Reforming Electric Utility Regulation: Policy Ideas in Conflict
The electric power industry in the United States is large and diverse. In 1980, the greater portion of the industry -- a little more than 78 percent -- was comprised of privately owned or investor-owned corporations. Most of these were single corporations, although there were a few large holding companies which owned several subsidiary utilities. The Southern Company is one example of an electric utility holding company which owns, among other entities, the Georgia Power and Alabama Power companies. Publicly held utilities include federally, state, and municipally owned utilities and accounted for about 19.4 percent of the U.S. total in 1980. In that year, the breakdown was 10.48 percent, 5.07 percent, and 3.88 percent, respectively, for federally, state, and municipally owned electric generation. The largest of the federal projects include the Tennessee Valley Authority (TVA) and the Bonneville Power Authority. The largest state-owned utility is the Power Authority of the State of New York (PASNY). Municipally owned utilities are, as the title implies, owned by cities (including Los Angeles, Sacramento, and San Antonio plus some county-owned systems in Washington state). Some utilities are cooperatively owned by groups of counties in rural areas and groups of townships, primarily in the New England area. Cooperatives contributed about 2.42 percent of electric power generated in the United States in 1980 ( Anderson 1981).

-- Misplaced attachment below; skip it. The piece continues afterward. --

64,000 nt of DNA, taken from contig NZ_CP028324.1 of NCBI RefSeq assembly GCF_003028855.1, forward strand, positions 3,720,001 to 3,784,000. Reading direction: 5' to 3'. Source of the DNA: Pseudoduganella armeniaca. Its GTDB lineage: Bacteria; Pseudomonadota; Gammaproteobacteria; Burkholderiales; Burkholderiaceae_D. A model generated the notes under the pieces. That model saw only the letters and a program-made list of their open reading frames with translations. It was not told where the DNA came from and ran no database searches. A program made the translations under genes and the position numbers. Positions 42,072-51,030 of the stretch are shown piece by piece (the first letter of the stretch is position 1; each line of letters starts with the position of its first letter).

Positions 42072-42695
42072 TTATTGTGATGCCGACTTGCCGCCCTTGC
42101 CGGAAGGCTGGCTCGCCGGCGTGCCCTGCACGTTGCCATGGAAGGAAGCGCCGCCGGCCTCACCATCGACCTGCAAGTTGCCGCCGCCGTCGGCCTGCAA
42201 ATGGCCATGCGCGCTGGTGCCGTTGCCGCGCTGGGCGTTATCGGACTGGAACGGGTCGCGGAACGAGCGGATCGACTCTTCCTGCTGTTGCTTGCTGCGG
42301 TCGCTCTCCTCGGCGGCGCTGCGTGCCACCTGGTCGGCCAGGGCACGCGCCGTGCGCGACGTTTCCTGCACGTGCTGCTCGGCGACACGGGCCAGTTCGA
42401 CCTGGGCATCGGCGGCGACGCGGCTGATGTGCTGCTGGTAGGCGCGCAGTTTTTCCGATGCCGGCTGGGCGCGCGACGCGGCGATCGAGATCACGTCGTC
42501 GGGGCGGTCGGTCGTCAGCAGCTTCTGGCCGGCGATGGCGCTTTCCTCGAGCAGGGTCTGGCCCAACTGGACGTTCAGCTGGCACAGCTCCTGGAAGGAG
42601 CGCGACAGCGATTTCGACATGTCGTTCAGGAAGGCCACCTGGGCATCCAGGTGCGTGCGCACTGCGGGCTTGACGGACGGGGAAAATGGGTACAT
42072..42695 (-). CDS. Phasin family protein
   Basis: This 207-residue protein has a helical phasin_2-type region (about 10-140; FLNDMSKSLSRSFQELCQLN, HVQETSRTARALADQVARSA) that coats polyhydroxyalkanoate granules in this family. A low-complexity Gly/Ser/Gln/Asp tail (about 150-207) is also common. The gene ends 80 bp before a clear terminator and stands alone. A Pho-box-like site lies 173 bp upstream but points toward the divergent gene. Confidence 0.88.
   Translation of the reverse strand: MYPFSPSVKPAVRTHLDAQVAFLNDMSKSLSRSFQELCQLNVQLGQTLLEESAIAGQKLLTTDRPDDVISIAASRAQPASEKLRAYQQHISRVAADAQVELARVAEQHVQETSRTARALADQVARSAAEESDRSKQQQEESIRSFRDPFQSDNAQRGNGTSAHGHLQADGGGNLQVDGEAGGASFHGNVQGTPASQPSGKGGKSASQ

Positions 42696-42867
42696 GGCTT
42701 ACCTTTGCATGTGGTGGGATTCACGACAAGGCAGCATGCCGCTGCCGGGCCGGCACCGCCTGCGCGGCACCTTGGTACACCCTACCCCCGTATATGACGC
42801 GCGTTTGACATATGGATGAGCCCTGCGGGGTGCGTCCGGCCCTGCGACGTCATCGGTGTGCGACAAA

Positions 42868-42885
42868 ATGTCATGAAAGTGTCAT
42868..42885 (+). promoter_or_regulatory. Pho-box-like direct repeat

Regulation of the sale of electricity is divided between the federal government and the states. Interstate sales (generally wholesale, bulk power) is regulated by the federal government. At the time of the hearings under focus in this book ( 1974-1980), the pertinent federal regulatory body was the Federal Power Commission (FPC), later changed to the Federal Energy Regulatory Commission (FERC) under the Carter administration. Sale of electricity to end users